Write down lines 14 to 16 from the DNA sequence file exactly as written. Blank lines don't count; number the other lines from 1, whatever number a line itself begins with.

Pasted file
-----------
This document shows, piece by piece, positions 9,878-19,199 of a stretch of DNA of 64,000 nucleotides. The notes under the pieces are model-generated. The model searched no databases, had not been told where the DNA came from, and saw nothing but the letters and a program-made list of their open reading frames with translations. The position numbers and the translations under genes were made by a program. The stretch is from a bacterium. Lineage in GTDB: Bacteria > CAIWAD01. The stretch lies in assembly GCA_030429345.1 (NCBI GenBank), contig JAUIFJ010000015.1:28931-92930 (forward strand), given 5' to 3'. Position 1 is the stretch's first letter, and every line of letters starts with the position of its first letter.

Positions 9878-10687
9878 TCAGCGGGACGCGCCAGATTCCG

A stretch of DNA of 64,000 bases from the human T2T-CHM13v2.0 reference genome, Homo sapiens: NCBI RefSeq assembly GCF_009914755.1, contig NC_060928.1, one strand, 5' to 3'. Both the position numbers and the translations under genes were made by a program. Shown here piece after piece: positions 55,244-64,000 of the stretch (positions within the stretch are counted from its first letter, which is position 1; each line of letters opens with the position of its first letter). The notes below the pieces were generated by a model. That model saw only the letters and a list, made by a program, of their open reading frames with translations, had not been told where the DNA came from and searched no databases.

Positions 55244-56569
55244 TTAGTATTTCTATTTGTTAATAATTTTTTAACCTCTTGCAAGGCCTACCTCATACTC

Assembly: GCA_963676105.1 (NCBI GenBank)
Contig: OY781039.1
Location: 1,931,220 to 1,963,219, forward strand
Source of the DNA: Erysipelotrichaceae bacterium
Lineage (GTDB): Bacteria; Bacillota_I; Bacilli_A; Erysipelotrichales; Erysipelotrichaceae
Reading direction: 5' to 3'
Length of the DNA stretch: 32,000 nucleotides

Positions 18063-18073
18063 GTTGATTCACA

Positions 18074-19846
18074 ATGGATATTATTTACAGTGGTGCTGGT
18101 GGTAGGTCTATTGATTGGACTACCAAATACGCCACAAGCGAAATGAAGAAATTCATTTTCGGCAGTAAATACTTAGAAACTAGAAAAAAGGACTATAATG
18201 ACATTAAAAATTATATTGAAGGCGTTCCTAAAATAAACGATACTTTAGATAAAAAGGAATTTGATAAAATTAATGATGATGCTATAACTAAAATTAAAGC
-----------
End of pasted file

Positions 18063-18073
18063 GTTGATTCACA

Positions 18074-19846